From a culinary perspective, it became important to watch the weather, as rain can mean no covers and more food waste. Heat waves or cool days can completely mess up the menu mix. “I watched the weather like a bride on her wedding day,” she says. But the fly-by-the-seat-of-your-pants menu-planning ironically gave Ciardullo the freedom she’d been wanting in order to make the menu more flexible. 
 
“One of the big things I wanted was to keep the menu ever-changing,” she says. “Changing the menu keeps your spirit light and fun. So if I taste something and say ‘That’s delicious,’ I’m going to put that on the menu tomorrow.”

In addition, the menu became more homey and a simple homage to Italian-American cooking. “We wanted to say, ‘How do you take Grandma’s food and make it really comfortable?’” Ciardullo says. “People are looking less for molecular gastronomy. We have a new G.M. who was at Manhatta to give [the restaurant] a trendy, youthful vibe. I was lucky because we had this chance to reset.”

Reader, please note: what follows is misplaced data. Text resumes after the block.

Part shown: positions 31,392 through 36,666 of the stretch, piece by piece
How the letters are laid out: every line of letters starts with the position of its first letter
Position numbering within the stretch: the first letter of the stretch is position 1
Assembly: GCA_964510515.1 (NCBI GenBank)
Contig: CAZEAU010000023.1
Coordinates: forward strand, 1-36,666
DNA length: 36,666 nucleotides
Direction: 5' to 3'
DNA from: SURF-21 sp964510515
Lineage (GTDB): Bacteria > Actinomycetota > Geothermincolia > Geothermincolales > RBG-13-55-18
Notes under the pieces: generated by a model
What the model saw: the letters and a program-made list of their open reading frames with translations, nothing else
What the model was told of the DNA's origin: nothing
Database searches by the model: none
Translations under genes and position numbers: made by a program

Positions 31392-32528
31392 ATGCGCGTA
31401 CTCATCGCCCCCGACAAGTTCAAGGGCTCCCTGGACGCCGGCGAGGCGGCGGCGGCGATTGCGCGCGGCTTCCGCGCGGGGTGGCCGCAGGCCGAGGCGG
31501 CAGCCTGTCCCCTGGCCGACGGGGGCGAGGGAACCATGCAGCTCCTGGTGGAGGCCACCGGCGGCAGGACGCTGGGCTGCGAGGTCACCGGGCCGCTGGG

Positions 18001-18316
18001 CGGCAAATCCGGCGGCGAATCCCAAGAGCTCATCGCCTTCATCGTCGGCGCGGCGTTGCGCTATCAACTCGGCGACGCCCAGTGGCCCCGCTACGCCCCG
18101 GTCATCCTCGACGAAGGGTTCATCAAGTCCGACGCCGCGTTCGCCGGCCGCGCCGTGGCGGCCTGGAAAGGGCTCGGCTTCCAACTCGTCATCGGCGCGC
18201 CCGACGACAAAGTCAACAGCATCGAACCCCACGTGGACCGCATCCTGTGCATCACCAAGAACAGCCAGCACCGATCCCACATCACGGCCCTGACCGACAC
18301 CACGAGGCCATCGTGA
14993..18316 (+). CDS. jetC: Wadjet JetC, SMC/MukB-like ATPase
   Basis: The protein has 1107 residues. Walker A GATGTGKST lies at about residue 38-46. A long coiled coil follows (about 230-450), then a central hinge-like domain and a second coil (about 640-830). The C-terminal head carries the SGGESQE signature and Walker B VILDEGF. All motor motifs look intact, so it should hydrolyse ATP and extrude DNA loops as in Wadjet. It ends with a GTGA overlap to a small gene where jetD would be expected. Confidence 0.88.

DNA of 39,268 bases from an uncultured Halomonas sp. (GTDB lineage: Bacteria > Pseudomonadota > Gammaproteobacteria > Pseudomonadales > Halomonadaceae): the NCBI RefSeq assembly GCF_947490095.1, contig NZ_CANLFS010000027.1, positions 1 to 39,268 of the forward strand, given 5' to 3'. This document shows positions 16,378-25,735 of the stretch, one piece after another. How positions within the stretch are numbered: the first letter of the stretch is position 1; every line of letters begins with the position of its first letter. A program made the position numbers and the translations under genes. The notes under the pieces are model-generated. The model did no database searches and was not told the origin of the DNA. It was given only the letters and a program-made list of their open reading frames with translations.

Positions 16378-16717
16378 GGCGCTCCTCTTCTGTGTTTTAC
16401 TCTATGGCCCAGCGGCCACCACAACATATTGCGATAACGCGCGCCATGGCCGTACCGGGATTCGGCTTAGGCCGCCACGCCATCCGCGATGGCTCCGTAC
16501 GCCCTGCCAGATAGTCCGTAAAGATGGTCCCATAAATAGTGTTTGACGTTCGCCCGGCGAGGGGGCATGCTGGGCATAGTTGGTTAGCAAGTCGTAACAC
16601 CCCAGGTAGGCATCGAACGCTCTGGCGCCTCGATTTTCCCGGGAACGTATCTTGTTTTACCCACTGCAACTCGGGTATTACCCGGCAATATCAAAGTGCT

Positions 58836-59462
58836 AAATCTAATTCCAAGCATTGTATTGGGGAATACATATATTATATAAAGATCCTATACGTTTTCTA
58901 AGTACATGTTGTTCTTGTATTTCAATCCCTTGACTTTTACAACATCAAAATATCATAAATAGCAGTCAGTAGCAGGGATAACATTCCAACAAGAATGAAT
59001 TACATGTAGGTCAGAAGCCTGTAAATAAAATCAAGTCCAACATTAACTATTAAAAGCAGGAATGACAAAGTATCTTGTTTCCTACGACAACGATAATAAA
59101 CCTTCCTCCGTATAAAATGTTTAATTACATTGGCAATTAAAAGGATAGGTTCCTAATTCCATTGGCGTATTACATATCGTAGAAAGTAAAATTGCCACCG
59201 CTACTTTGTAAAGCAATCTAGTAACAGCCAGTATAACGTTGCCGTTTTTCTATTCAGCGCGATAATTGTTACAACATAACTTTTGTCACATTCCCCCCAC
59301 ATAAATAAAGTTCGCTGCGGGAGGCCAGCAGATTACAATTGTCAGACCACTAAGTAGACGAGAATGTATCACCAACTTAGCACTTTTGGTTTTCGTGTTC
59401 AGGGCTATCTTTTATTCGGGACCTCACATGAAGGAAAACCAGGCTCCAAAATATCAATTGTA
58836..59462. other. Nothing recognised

One of the biggest alterations made at Union Square Cafe which USHG was famous for: checks are no longer gratuity-included. But it was always Ciardullo’s hope to lower the price of the dining experience.

“We wanted to make Union Square Cafe a more affordable restaurant for everyone, where young professionals would want to go out without breaking the bank,” the chef says. “People should be able to enjoy good food and have a special occasion every day outside of the typical, infrequent ‘special occasion’ motivations for dining out.”
 
When Front-of-House Meets Back-of-House

 

 

“It was a bold move opening during the middle of a pandemic,” says Strangeways Bar Manager Daniel McGee. “We were going to train our opening staff and set up the service flow of our entire restaurant but for the current times—a safety-first kind of way.”